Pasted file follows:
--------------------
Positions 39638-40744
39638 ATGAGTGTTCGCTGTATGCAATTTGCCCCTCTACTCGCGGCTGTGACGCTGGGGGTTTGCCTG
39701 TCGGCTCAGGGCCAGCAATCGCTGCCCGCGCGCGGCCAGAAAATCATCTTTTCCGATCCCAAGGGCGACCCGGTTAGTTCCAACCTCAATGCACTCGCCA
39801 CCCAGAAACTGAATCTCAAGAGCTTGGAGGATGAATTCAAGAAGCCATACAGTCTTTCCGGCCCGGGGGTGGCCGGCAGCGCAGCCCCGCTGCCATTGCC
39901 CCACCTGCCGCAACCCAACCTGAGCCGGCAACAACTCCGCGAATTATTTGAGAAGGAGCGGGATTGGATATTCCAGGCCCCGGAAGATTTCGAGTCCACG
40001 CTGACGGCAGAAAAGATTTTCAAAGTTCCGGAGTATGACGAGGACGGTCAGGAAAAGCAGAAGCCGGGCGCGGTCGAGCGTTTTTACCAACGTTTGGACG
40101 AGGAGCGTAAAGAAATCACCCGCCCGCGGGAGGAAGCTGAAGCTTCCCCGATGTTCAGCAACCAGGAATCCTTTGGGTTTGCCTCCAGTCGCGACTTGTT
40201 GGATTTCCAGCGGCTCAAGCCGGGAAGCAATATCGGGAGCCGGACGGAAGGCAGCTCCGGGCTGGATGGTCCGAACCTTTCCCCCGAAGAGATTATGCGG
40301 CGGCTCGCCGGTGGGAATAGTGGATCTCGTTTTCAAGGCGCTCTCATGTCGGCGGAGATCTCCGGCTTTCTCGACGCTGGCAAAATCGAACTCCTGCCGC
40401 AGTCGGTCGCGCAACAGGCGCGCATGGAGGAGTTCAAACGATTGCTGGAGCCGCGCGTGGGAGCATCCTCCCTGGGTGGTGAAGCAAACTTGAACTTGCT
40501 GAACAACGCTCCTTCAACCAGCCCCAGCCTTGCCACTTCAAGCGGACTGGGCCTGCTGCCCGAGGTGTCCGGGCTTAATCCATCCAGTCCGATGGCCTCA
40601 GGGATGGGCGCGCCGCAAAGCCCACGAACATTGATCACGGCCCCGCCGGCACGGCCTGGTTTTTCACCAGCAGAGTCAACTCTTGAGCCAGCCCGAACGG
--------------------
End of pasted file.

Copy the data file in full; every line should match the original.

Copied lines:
Positions 39638-40744
39638 ATGAGTGTTCGCTGTATGCAATTTGCCCCTCTACTCGCGGCTGTGACGCTGGGGGTTTGCCTG
39701 TCGGCTCAGGGCCAGCAATCGCTGCCCGCGCGCGGCCAGAAAATCATCTTTTCCGATCCCAAGGGCGACCCGGTTAGTTCCAACCTCAATGCACTCGCCA
39801 CCCAGAAACTGAATCTCAAGAGCTTGGAGGATGAATTCAAGAAGCCATACAGTCTTTCCGGCCCGGGGGTGGCCGGCAGCGCAGCCCCGCTGCCATTGCC
39901 CCACCTGCCGCAACCCAACCTGAGCCGGCAACAACTCCGCGAATTATTTGAGAAGGAGCGGGATTGGATATTCCAGGCCCCGGAAGATTTCGAGTCCACG
40001 CTGACGGCAGAAAAGATTTTCAAAGTTCCGGAGTATGACGAGGACGGTCAGGAAAAGCAGAAGCCGGGCGCGGTCGAGCGTTTTTACCAACGTTTGGACG
40101 AGGAGCGTAAAGAAATCACCCGCCCGCGGGAGGAAGCTGAAGCTTCCCCGATGTTCAGCAACCAGGAATCCTTTGGGTTTGCCTCCAGTCGCGACTTGTT
40201 GGATTTCCAGCGGCTCAAGCCGGGAAGCAATATCGGGAGCCGGACGGAAGGCAGCTCCGGGCTGGATGGTCCGAACCTTTCCCCCGAAGAGATTATGCGG
40301 CGGCTCGCCGGTGGGAATAGTGGATCTCGTTTTCAAGGCGCTCTCATGTCGGCGGAGATCTCCGGCTTTCTCGACGCTGGCAAAATCGAACTCCTGCCGC
40401 AGTCGGTCGCGCAACAGGCGCGCATGGAGGAGTTCAAACGATTGCTGGAGCCGCGCGTGGGAGCATCCTCCCTGGGTGGTGAAGCAAACTTGAACTTGCT
40501 GAACAACGCTCCTTCAACCAGCCCCAGCCTTGCCACTTCAAGCGGACTGGGCCTGCTGCCCGAGGTGTCCGGGCTTAATCCATCCAGTCCGATGGCCTCA
40601 GGGATGGGCGCGCCGCAAAGCCCACGAACATTGATCACGGCCCCGCCGGCACGGCCTGGTTTTTCACCAGCAGAGTCAACTCTTGAGCCAGCCCGAACGG